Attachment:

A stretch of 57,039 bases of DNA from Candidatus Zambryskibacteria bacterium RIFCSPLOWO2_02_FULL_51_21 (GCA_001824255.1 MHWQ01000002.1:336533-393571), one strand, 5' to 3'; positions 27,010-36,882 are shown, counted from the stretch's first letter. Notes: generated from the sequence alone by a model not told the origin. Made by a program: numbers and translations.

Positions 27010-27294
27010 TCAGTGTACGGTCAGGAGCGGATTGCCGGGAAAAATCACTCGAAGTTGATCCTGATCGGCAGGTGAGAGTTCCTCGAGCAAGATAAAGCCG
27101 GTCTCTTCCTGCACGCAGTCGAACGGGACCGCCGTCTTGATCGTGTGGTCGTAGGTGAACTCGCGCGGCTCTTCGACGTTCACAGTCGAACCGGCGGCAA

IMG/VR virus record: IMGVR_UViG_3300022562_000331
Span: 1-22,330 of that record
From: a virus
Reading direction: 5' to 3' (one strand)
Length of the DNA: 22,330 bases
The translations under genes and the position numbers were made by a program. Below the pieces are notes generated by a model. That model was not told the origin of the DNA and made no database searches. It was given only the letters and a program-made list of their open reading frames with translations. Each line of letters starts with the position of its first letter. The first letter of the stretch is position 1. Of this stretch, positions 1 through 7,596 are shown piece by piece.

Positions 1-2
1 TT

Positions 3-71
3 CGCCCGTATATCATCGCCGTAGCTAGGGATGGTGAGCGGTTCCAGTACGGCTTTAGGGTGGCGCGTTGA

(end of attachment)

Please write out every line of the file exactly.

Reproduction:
A stretch of 57,039 bases of DNA from Candidatus Zambryskibacteria bacterium RIFCSPLOWO2_02_FULL_51_21 (GCA_001824255.1 MHWQ01000002.1:336533-393571), one strand, 5' to 3'; positions 27,010-36,882 are shown, counted from the stretch's first letter. Notes: generated from the sequence alone by a model not told the origin. Made by a program: numbers and translations.

Positions 27010-27294
27010 TCAGTGTACGGTCAGGAGCGGATTGCCGGGAAAAATCACTCGAAGTTGATCCTGATCGGCAGGTGAGAGTTCCTCGAGCAAGATAAAGCCG
27101 GTCTCTTCCTGCACGCAGTCGAACGGGACCGCCGTCTTGATCGTGTGGTCGTAGGTGAACTCGCGCGGCTCTTCGACGTTCACAGTCGAACCGGCGGCAA

IMG/VR virus record: IMGVR_UViG_3300022562_000331
Span: 1-22,330 of that record
From: a virus
Reading direction: 5' to 3' (one strand)
Length of the DNA: 22,330 bases
The translations under genes and the position numbers were made by a program. Below the pieces are notes generated by a model. That model was not told the origin of the DNA and made no database searches. It was given only the letters and a program-made list of their open reading frames with translations. Each line of letters starts with the position of its first letter. The first letter of the stretch is position 1. Of this stretch, positions 1 through 7,596 are shown piece by piece.

Positions 1-2
1 TT

Positions 3-71
3 CGCCCGTATATCATCGCCGTAGCTAGGGATGGTGAGCGGTTCCAGTACGGCTTTAGGGTGGCGCGTTGA